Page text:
Art Deco in Old Montreal

October 3, 2016 / Posted by   Heritage Montreal - Collaborator  Oliver Marshall 

The City Embraces Modern Times

We are lucky to be able to witness many exceptional feats of Art Deco architecture here in Montréal. Though the style lacks notoriety, the movement behind it has been important throughout the history of architecture as it was a precursor to modern architecture which casts aside the influences of the past. Art Deco is recognizable by its verticality accentuated by its setbacks and continuous lines among many other key features. It is also characterized by its many geometric shapes and floral patterns sculpted in bas-relief. It is a truly enthralling style, and we are proud to present some of the greatest realizations of Art Deco that Old Montreal has to offer !

 

The Sculpted Treasures of the Former McDougall & Cowans Brokerage Firm

The former McDougall & Cowans brokerage firm is a seven-storey narrow tower with an architectural style that will truly take you off guard! It was diligently designed between 1929 and 1930 by architect James Cecil McDougall and is located right beside the Place d’Armes metro station. The exterior boasts three magnificent bas-reliefs built by Henri Hébert, a Montréal-born sculptor and the son of renowned sculptor Louis-Philippe Hébert. These decorative details emblematically honour the company’s values: Prosperity, Hard Work and Finance.

firme de courtage McDougall & Cowans_02

1931

firme de courtage McDougall & Cowans

2008

The Montreal Star II Building’s Grand Ambitions

As the offices of the Montreal Star, one of Canada’s most influential English newspapers at the time, started to crowd, the paper decided that it would need a new building. It then commissioned the Ross & MacDonald architecture firm, one of the country’s greatest, for the task. The construction of the Montreal Star II building was completed in two stages. Firstly, between 1926 and 1928, the company built a two-level basement and a single-storey structure in order to house the newspaper printing presses. Then, in 1929, they began the construction of the towering thirteen-storey skyscraper built with consecutive setbacks. This truly spectacular building features many elements of the Art Deco style. The mullions and transoms which surround the ground floor’s windows and the metal spandrels between both of the window panes feature plantlike patterns which bloom at different areas on the façade.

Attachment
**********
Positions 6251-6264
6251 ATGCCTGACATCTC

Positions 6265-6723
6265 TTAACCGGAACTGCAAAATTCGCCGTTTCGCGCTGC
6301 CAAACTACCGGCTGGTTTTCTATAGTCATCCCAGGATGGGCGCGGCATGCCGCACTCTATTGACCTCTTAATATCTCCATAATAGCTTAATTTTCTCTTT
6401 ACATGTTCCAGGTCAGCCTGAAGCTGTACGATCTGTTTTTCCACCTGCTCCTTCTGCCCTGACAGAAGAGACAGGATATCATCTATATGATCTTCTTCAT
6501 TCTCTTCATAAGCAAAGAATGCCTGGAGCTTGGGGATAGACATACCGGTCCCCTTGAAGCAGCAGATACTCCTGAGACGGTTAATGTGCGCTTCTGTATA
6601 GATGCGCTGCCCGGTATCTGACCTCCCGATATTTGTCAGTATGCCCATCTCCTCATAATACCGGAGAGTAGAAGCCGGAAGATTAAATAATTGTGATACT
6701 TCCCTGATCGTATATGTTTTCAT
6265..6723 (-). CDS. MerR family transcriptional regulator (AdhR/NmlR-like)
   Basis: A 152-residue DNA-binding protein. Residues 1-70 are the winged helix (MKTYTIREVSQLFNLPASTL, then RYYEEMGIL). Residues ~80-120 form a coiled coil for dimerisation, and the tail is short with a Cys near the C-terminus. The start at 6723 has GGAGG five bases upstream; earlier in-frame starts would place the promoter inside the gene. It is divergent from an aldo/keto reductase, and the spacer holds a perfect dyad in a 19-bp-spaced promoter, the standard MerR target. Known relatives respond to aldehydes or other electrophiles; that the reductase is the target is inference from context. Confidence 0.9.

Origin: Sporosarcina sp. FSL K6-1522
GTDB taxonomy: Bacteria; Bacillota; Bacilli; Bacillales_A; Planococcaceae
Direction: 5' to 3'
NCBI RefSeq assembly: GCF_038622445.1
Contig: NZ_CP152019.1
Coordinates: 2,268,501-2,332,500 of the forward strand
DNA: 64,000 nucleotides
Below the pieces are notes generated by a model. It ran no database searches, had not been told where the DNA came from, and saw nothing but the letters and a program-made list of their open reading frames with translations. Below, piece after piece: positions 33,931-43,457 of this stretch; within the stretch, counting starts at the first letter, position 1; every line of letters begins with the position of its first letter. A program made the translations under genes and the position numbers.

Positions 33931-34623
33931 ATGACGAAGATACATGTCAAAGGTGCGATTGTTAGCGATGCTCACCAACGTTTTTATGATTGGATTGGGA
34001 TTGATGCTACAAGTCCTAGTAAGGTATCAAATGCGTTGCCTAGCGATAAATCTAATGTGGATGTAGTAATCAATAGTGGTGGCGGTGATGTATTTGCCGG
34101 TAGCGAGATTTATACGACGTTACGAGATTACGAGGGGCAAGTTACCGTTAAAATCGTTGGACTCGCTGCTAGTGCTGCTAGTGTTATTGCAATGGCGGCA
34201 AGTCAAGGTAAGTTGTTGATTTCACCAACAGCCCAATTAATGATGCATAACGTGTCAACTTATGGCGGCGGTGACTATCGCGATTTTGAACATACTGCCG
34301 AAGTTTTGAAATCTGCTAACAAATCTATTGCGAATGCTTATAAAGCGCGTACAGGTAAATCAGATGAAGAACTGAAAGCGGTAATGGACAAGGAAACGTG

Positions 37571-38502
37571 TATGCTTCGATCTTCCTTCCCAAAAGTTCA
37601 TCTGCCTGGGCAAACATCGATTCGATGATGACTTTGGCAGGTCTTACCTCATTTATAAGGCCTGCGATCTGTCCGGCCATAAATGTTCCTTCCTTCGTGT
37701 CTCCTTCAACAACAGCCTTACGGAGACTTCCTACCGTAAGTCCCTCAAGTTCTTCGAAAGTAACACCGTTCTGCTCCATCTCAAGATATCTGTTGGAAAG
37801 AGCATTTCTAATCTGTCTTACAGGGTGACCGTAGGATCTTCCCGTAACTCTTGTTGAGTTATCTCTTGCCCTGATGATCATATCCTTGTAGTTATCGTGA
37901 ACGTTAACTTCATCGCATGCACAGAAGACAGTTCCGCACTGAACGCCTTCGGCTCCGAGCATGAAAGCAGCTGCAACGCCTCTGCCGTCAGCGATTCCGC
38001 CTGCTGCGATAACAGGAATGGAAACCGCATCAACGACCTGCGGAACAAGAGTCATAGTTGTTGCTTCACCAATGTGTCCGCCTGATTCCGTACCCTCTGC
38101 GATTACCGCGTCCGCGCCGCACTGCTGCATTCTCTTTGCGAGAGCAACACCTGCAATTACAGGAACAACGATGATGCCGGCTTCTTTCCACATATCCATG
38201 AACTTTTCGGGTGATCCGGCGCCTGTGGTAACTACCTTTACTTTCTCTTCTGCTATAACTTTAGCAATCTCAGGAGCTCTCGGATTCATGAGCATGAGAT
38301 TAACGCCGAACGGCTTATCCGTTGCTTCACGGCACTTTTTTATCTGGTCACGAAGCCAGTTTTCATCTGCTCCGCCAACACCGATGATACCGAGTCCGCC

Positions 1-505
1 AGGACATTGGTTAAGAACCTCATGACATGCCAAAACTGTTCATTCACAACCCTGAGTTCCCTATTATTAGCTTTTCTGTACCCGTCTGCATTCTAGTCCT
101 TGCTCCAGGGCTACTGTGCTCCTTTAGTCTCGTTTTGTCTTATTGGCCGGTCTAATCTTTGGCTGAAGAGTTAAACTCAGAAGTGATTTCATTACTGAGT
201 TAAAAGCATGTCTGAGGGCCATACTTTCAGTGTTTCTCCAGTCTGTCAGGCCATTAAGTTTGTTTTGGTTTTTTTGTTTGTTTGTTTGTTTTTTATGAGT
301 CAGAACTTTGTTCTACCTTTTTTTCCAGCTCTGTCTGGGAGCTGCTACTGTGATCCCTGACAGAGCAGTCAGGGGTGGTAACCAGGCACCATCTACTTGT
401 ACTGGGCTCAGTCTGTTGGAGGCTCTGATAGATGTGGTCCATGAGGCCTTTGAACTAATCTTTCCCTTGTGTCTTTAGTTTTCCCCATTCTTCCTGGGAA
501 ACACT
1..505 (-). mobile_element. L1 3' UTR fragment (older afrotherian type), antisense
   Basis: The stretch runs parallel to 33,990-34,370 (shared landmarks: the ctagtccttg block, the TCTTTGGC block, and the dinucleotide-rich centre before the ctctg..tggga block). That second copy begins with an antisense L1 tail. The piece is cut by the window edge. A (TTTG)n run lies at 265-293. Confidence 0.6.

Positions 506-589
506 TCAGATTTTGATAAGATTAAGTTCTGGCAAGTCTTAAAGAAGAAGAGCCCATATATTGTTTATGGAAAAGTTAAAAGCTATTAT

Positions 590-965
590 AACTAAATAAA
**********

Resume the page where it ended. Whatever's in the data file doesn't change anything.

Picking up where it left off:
Montreal_Star_II_02

1930

Montreal_Star_II_01

2014

The Aldred Building’s Impressive Interior Decor

The Aldred Building’s 23 storeys make it the tallest and most important of all the structures in this article! It was built between 1929 and 1931 by the architecture firm Barott & Blackadder. It is quite a distinguishable building as it resembles a pyramidal stone wedding cake. Its exterior walls boast designs which are classic to the Art Deco style such as plant- and animal-like abstract shapes and geometric shapes. The patterns were sculpted with great care with prestigious materials such as marble, travertine and bronze; the result of this amalgamation is stunning and colourful. The building’s exterior is truly breathtaking, and the interior is well worth the slight detour.

Aldred_01

1931

Aldred_02

2014

 

The Art Deco style truly modernized architecture, and all three of the buildings described in this article are emblematic of this movement in Montréal be it by the simplicity of their shape and their decorations.

©Pictures : www.vieux.montreal.qc.ca

Heritage Montreal - Collaborator

Heritage Montreal has worked to promote and to protect the architectural, historic, natural and cultural heritage of Greater Montreal, its neighbourhoods and communities. This private non-profit organization is at the heart of an extensive network of partners, working through education and representation to celebrate, develop and preserve Montreal’s identity and uniqueness.

Oliver Marshall

Big hair, do care! As our translator, Oliver makes sure that our blog authors’ message resonates to Montreal’s English community and to tourists who contribute to the success and vibrancy of Old Montreal. Even at the age of 21, he has proven to be our language aficionado as he puts great care in being meticulous and reliable in his work. Born and raised in Mile End, he is a true Montrealer who is driven by a fierce sense of pride in his city. During his free time, he loves to cook and play bass in his band: Brain Flower. Contact | oliver.h.s.marshall@gmail.com

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